Recipients can have their benefits suspended or terminated for failing to notify Centrelink if they miss an appointment or interview, even because of ill-health or family emergency. Thus, not being able to phone Centrelink can result in being “breached,” leaving recipients in severe financial stress.
Anger over inability to contact Centrelink is just part of the seething discontent over the calculated mistreatment of welfare recipients by the government, through Centrelink. Recently released figures show complaints about the agency jumped by more than 50,000 in 2016–17.
The Department of Human Services’ latest annual report revealed that complaints rose to 168,709, from 113,746 in 2015–16. One in four complaints related to dissatisfaction with a decision, outcome or payment, including payments not being received.
About 28 percent of the complaints related to concerns about a claim, application, or assessment process. Centrelink’s jammed phone system was the subject of 16.2 percent of the complaints, which included concerns about wait times, engaged signals and call disconnections.
Centrelink workers also are paying the price of the government’s cost-cutting. Nearly 1,200 jobs were axed from the Human Services department in the Turnbull government’s 2017–18 budget, on top of about 5,000 job cuts since 2014. This ensures lengthy delays and destroys more working-class jobs. The remaining over-worked Centrelink staff are left to face the justified outrage of those trying to access basic social security rights.
Even worse is being prepared. Human Services Minister Alan Tudge recently announced a three-year $51.7 million contract with Serco, a global corporate services company, for a pilot program in which it will take over some of Centrelink’s phone-call facility. In what the government termed an unprecedented move for Centrelink, 250 Serco call centre employees will take calls about welfare payments. To extract profits from this take-over, Serco will only further run down the service provided to callers.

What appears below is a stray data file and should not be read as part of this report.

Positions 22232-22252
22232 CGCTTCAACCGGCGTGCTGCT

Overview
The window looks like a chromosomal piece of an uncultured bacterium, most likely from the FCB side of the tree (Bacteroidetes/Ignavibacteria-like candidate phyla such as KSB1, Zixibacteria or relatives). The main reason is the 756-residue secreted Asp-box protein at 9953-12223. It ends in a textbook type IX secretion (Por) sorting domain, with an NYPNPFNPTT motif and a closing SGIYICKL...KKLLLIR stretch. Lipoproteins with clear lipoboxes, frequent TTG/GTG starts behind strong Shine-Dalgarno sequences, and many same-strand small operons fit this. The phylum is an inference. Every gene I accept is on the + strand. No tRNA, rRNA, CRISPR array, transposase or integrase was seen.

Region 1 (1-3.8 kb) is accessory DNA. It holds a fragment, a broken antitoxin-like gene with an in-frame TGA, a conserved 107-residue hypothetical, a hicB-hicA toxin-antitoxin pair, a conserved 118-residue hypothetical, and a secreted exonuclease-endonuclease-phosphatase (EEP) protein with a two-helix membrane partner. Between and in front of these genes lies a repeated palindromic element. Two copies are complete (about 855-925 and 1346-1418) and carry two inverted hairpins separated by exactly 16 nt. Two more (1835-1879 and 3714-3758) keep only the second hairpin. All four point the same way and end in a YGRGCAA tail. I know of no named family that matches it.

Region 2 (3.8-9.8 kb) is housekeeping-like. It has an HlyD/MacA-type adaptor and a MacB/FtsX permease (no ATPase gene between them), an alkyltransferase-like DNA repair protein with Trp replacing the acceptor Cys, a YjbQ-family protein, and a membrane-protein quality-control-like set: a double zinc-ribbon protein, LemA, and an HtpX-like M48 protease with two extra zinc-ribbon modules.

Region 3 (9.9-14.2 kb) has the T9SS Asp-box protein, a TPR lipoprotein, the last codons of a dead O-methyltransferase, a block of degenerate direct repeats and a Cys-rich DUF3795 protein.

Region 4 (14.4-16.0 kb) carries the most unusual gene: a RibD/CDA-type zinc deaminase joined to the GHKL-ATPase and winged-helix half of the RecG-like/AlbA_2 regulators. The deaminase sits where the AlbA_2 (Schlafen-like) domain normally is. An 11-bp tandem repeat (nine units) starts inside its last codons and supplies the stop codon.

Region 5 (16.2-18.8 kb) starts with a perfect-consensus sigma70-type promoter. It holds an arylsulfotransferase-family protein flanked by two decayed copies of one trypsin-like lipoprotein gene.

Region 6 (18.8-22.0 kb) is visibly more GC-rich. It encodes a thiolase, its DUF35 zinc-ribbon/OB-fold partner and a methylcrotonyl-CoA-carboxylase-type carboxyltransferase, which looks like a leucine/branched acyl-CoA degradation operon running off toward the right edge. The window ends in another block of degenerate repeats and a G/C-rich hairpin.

Tudge declared that this out-sourcing was the answer to the phone jam problem, thus seizing on the suffering the government itself has caused to pursue an obvious corporate agenda. The agreement with Serco, which has also profited from contracts to operate the government’s refugee detention centres, is another step toward the complete privatisation of government services.
The Community and Public Sector Union (CPSU), the main trade union covering the Centrelink workers, and most public sector workers nationally, has called for talks with the Human Services management. While publicly condemning the Serco deal, the CPSU will continue to stifle the opposition of its members, as it has done with all the previous job cuts.
The CPSU backs the return of another Labor government, but Labor is equally committed to further attacks on welfare. Last September it helped the Turnbull government pass an omnibus savings bill, cutting $6.3 billion from social spending over four years. Labor supported provisions such as 9 percent annual interest charges on alleged unpaid welfare debts.
The attack on welfare recipients is bound up with a wider offensive against the working class as a whole. Governments and employers want to increasingly force the unemployed into low-paid jobs on insecure, super-exploitative conditions. This is driving down wage levels, which have fallen in real terms for several years, while slashing social services in order to cut taxes for big business and wealthy individuals, and pour billions into military spending.
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[9 January 2017]